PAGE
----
by Richard L. Howey, Wyoming, USA
In Nikos Kazantzakis’s brilliant Zorba the Greek there is a scene in which Zorba declaims: “A man like me should live for a thousand years!” I am very sympathetic to his view but, unfortunately, in practical terms there are a number of factors that diminish the desirability of lasting so many years. First of all, one would have to build up a hell of bank account for retirement. I retired at 65, so I would need to make provision for my next 935 years. Then there is the issue of health. Unless one remains reasonably healthy so that one can be active and vigorously enjoy life, what would be the point of all of those extra years?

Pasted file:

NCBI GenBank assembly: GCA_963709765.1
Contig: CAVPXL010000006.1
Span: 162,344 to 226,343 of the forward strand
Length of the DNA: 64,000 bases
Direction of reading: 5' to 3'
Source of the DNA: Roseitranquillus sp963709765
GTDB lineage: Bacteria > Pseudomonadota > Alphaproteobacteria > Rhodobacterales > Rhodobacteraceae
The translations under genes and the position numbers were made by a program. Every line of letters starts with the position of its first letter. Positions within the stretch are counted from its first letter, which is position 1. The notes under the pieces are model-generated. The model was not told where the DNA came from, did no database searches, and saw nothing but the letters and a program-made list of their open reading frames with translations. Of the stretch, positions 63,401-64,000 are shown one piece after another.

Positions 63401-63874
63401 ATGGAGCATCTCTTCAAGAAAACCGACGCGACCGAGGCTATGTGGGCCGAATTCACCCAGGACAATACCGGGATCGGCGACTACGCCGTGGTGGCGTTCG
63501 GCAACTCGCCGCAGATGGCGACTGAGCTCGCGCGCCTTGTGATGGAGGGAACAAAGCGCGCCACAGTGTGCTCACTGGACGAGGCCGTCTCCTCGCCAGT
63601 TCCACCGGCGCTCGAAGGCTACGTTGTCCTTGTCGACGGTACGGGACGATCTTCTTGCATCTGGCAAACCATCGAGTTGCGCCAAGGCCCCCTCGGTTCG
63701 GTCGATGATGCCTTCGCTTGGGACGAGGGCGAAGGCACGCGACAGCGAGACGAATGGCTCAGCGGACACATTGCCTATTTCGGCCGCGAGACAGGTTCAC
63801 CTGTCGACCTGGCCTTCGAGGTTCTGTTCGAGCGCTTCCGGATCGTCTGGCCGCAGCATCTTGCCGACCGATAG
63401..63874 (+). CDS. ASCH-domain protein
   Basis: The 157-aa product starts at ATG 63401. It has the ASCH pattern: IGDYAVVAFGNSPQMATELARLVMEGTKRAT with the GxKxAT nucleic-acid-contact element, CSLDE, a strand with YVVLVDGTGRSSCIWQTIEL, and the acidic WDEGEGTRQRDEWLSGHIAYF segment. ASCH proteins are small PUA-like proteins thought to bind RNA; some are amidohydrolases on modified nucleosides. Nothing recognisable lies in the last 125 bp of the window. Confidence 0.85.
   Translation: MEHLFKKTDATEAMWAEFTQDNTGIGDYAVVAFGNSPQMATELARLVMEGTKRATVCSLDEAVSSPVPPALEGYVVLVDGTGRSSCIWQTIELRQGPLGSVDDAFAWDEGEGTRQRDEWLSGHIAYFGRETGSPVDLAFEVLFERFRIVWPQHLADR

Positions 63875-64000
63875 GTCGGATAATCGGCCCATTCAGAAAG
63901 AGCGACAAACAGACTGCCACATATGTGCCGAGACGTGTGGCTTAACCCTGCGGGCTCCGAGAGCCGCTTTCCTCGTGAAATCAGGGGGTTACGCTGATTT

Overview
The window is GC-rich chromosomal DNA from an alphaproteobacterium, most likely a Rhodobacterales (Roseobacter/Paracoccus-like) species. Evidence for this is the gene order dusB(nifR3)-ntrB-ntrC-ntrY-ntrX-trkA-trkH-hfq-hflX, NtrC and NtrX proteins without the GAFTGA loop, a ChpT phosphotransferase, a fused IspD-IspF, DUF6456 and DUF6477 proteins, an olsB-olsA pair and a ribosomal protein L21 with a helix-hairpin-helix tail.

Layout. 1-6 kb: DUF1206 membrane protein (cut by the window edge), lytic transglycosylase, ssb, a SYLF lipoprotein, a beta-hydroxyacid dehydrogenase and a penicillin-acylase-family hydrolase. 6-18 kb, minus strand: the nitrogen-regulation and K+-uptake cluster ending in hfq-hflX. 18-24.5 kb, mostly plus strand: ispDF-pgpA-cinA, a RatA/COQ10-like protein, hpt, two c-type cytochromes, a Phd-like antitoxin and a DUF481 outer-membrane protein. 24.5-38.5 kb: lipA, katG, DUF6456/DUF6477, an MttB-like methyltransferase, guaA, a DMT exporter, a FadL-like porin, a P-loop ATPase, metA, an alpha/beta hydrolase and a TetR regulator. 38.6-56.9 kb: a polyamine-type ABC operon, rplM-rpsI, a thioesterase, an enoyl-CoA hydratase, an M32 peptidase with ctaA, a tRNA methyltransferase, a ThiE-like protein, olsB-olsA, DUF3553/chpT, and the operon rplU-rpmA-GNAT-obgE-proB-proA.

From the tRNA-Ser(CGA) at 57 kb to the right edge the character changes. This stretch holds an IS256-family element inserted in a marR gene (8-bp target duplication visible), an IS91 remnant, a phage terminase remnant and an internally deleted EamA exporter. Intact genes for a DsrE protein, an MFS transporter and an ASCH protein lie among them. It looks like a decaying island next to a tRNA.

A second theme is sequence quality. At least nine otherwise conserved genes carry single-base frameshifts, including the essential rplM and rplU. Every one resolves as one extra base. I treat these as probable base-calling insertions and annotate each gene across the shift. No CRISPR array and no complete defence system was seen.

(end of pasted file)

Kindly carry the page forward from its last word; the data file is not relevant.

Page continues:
Last week I read several articles about some nematode “worms” that had been thawed out from the Siberian permafrost and are over 42,000 years old! Now imagine the kind of bank balance one would have to have in order to survive that long even in a state of cryogenic suspension. Imagine waking up 42,000 years from now. Earth could have been reduced to rubble or have made technological leaps that you could not begin to comprehend. Imagine if we were to transport a Yanomamo Indian from the forests of Brazil into the middle of Times Square. Think of the assault on the senses, the noise, the buildings, the masses of people, the traffic, I suspect if he survived at all he would go mad. And consider, what if instead of the Indian, we transported Socrates. I’m not sure that he would fare any better and that’s only a period of less than 2,500 years, so if we were thrust 41,000 years into the future like the nematodes, it is unimaginable what that would be like. Would there be anything left or would we have been stupid enough to launch a thermonuclear war? If not, then perhaps, robotics and artificial intelligence would have made humans irrelevant and disposable because we weren’t wise enough to guide and control their development. But suppose these future humans had been wise enough to direct the evolution of bio-machines in such a way as to create technologies which at this point in time, we cannot even dream of. Unfortunately, all three of these possibilities would have us stranded in an almost completely alien world beyond our comprehension. So, before you jump at the possibility of radically extending your life span, I can only say, be careful what you wish for!